The following five cases studies show how the effects of essential oils vary among women. 100% pure essential oils of lavender, peppermint, and eucalyptus were used. Each test subject was given three pads for each of the three different oils. Five drops of each oil were added to a pad. All test subjects are, of course, female.

The first test subject is a black woman in menopause. She found the smell of lavender oil “very calming and [it] relieved my hot flash.” Peppermint oil was “very cool on the body; I did not get my usual hot flashes for one hour.” About eucalyptus oil, she said: “I felt very relaxed, no anxiety with my hot flashes.”

The second test subject is another black woman in menopause. She “applied [lavender oil] during hot flash and felt immediate relief.” On peppermint oil, she said: “[I] applied before my usual hot flash, and I did not get it, this is great!” For her, eucalyptus oil “smells wonderful. I felt very calm.”

The third test subject is a white woman in peri-menopause. She found that lavender oil “works best during hot flash. I felt a lot better.” About peppermint oil, she said: “This was the best, felt very cool and refreshing, my hot flash ended, the effects lasted for about ten minutes!” On eucalyptus oil, she said, “I felt less anxious after applying during my hot flash, my head felt clearer. I had more energy.”

The fourth test subject is an Asian woman in peri-menopause. She said about lavender oil: “I used it as soon as I received the cotton pads with the oils. That was in the morning and I did not get a hot flash until after lunch. I was amazed. I usually get a couple before lunch!” She found peppermint oil to be “just as effective but felt really cool and refreshing. I did not feel as hot and sweaty as I usually do.” On eucalyptus oil, she said: “I rubbed this on my pulse points: neck, armpits, between my breasts. It felt good and smelled good. I felt very calm and relaxed. I had fewer hot flashes.”

The fifth test subject is an Hispanic woman in menopause. About lavender oil, she said: “I felt some relief, I just touched the pad with the oil around my hair line and I felt immediately more relaxed.” On peppermint oil, she said: “This worked best. It felt very cool. I tried applying it when I was not ‘flashing,’ and it seemed to keep my hot flashes away. When applied during the hot flash, I felt cooler and calmer immediately.” On eucalyptus oil, she said: “This helped overall, I felt like my head was clearer, I felt relaxed and not worried about having a hot flash for once. I liked this the best!”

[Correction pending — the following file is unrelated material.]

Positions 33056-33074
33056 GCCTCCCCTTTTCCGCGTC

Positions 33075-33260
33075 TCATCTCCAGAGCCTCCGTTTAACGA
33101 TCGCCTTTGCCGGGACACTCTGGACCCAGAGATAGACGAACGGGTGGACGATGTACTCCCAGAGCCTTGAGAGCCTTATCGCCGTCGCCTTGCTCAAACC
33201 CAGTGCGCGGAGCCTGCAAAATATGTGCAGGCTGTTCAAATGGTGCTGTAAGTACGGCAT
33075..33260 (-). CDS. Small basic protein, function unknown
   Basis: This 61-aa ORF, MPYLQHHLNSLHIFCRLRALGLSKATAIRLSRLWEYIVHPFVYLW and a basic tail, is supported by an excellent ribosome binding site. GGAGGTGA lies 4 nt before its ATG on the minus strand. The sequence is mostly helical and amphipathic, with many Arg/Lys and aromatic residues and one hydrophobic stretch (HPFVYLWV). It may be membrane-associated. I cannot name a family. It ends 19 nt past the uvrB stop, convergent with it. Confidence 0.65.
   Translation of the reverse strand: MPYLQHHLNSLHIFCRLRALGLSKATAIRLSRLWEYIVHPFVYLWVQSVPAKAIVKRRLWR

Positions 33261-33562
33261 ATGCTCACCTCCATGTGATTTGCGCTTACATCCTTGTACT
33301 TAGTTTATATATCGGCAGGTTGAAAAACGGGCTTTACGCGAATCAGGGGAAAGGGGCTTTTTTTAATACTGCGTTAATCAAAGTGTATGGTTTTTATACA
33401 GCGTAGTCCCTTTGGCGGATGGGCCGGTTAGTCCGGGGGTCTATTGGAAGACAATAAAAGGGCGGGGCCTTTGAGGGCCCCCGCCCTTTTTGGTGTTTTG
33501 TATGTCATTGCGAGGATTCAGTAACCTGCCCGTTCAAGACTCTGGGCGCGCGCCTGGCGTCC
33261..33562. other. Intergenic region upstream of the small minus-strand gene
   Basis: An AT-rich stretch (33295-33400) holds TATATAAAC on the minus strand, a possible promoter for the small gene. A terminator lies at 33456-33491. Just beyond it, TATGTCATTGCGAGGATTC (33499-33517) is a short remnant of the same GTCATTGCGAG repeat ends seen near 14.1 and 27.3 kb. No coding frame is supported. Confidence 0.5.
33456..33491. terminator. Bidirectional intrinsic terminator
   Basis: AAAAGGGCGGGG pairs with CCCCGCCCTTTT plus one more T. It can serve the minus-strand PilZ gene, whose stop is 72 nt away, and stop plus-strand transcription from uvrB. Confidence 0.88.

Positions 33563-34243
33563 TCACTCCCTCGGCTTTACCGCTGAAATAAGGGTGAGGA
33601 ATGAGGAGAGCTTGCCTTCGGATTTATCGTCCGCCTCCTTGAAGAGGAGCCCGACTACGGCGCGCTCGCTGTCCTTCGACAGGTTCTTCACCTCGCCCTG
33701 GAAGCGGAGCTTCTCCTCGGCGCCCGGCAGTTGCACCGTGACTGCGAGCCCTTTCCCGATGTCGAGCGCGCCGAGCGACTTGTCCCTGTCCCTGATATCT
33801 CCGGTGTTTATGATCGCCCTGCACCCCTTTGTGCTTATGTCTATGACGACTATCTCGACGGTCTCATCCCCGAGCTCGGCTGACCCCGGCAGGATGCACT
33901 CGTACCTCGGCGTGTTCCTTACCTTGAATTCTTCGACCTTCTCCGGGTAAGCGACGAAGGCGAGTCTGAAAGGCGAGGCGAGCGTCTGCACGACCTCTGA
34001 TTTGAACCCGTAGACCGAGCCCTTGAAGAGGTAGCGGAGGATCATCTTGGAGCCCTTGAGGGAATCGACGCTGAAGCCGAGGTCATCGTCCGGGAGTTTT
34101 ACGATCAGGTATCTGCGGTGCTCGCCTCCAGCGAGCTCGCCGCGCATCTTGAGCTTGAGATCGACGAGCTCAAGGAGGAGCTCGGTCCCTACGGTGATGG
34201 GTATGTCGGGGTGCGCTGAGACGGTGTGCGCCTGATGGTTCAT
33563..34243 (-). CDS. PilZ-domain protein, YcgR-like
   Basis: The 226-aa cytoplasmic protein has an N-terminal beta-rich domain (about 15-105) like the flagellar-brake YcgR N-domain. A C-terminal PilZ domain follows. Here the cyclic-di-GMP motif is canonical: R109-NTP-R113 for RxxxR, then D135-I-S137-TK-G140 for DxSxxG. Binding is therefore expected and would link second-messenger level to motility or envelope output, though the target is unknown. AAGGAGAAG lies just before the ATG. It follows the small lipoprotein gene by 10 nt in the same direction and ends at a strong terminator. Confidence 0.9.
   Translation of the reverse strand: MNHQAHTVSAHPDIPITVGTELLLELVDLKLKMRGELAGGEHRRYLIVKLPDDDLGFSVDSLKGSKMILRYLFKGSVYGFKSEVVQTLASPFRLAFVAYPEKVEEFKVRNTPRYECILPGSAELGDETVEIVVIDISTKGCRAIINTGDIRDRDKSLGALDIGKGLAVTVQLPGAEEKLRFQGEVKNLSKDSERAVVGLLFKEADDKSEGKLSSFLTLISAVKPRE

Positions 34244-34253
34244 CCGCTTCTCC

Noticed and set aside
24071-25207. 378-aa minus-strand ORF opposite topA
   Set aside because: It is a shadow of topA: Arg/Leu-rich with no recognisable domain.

Based on these and other experiences, the present invention provides cooling clothing and wipes to alleviate some of the symptoms of menopause, especially hot flashes and night sweats.

A wipe is made of a wicking material that does not disintegrate or leave a residue as do current tissues. Examples of appropriate material include woven cloth, non-woven cloth, polyester, and nylon. The wipe can carry an essential oil and a cooling agent, such as menthol or eucalyptus oil. When drawn across the skin, the wipe draws perspiration away from the skin while providing a cooling effect. The cooling agent is compatible with make-up. The wipe may be disposable or reusable.

The wipe can also carry other compounds to, for example, remove excess skin oil. A soothing agent, such as black cohosh, vitex, or dong quai, can be added to relax the woman which in turn decreases the severity of the hot flash.

Clothing items are made with characteristics similar to those of the wipes. Worn at night, pajamas made according to the present invention relieve menopausal symptoms and allow the woman to sleep with less difficulty. Worn during the day, such clothing relieves such symptoms without drawing attention to the wearer.

In view of the many possible embodiments to which the principles of the present invention may be applied, it should be recognized that the embodiments described herein with respect to the drawing figures are meant to be illustrative only and should not be taken as limiting the scope of the invention. Those of skill in the art will recognize that some implementation details are determined by specific situations. Therefore, the invention as described herein contemplates all such embodiments as may come within the scope of the following claims and equivalents thereof.